Release Date: July 26, 2019
Cast: Leonardo DiCaprio, Brad Pitt, Margot Robbie
Director: Quentin Tarantino
Studio: Columbia Pictures, Bona Film Group, Heyday Films, Visiona Romantica
The 9th film from Quentin Tarantino is a love letter the industry. Okay, most of his movies are that, you’re right, but this one here is the most overt, setting the action in the streets, homes, and sets of Hollywood.
Our heroes: Rick Dalton (played by Leonardo DiCaprio) an actor on the verge of washing out, famous for his roles in Western TV of the 1950s, along with his right hand man/driver/handyman/best friend Cliff Booth (played perfectly by Brad Pitt) are navigating their lives in an industry that seems done with them. Meanwhile, Sharon Tate (played by Margot Robbie) is a rising star, we see her glamorous home, her life, the movies she’s in. They are characters on opposite trajectories but where do they intersect…
The real heart of the movie, and focus of the majority of the film is the friendship between Booth and Dalton. They have worked together for years, despite their flaws or missteps (Booth has a mysterious past and is tough to work with, Dalton has a bit of a drinking problem) they are together. Booth happy to help Dalton wherever he can, just happy to be around and a part of it. Margot Robbie’s Tate meanwhile shows us the awe and joy of someone just entering the industry, still excited by the potential of it all. At one point we follow her into a theater for her to watch her newest film with an audience. She sits, feet kicked up (in stereotypical Tarantino fashion – for better or grosser) and basks in the emotion of the audience, their cheers and laughs at the film.
While Dalton is taking on acting gigs, hoping to revitalize his career, Booth is working on his house, driving around L.A. and crossing paths with the Manson Family. It is the bumping up of our characters with this timeline, this burning fuse we know the outcome of that generates the tension throughout. This web of story expands and contracts in an explosive, if predictable, conclusion. But the movie isn’t about the end, it’s about that relationship between Dalton and Booth, which DiCaprio and Pitt sell amazingly.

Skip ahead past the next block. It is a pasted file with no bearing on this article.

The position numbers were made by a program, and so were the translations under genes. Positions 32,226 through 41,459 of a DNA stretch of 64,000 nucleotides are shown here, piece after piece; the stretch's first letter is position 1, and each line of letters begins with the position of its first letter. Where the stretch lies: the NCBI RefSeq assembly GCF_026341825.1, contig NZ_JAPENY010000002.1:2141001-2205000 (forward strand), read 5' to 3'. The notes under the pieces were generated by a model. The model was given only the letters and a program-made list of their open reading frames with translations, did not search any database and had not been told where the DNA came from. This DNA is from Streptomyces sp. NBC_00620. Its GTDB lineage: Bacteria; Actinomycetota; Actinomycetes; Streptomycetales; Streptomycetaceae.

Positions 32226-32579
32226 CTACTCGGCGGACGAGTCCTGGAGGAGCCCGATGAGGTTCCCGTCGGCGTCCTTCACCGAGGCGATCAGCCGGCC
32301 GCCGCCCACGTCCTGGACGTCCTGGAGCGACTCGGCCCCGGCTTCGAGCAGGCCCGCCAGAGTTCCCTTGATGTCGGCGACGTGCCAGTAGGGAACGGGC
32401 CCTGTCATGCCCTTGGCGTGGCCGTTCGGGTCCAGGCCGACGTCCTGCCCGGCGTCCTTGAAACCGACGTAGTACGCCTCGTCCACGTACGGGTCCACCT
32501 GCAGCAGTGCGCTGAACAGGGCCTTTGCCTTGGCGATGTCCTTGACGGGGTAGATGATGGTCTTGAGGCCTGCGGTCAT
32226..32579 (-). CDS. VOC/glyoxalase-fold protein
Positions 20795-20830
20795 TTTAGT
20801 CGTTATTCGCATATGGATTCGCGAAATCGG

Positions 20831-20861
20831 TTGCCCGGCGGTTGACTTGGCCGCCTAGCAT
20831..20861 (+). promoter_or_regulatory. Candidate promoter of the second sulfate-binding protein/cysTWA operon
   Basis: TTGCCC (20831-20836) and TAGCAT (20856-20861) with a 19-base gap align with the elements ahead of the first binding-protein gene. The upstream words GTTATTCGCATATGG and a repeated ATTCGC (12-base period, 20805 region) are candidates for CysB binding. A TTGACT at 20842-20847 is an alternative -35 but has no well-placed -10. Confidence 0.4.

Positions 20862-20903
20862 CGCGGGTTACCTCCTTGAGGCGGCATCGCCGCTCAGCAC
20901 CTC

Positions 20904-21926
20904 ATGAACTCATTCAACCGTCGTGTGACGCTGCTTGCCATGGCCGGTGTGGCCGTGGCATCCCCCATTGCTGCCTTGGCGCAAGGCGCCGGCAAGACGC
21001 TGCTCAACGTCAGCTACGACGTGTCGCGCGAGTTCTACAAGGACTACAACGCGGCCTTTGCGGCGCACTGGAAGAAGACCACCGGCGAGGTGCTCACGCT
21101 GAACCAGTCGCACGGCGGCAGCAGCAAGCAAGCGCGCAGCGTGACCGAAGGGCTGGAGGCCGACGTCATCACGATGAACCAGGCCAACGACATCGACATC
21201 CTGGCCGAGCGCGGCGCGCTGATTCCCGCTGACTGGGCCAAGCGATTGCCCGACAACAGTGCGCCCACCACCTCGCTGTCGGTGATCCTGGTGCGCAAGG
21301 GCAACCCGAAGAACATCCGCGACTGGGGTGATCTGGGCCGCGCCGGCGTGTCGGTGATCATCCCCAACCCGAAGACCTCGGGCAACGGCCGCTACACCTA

The robust run time of 161 minutes moves at a surprising clip, cutting from the current action to various past roles, allowing for a number of good laughs and letting Tarantino dip his toes in other genres, from his recent favorite Westerns to war movies. In creating these fictional characters and meshing them into the history (editing Leonardo DiCaprio into footage of famous films of the past – that he just missed out on the role, naturally) the movie transports us to the time, to experience the sun bathed streets of LA and the people who lived there.
Once Upon a Time in… Hollywood is Tarantino’s best flick in years, and if you are at all a fan of movies, the bygone era of a ‘Golden’ Age, or a solid friendship you will love it too.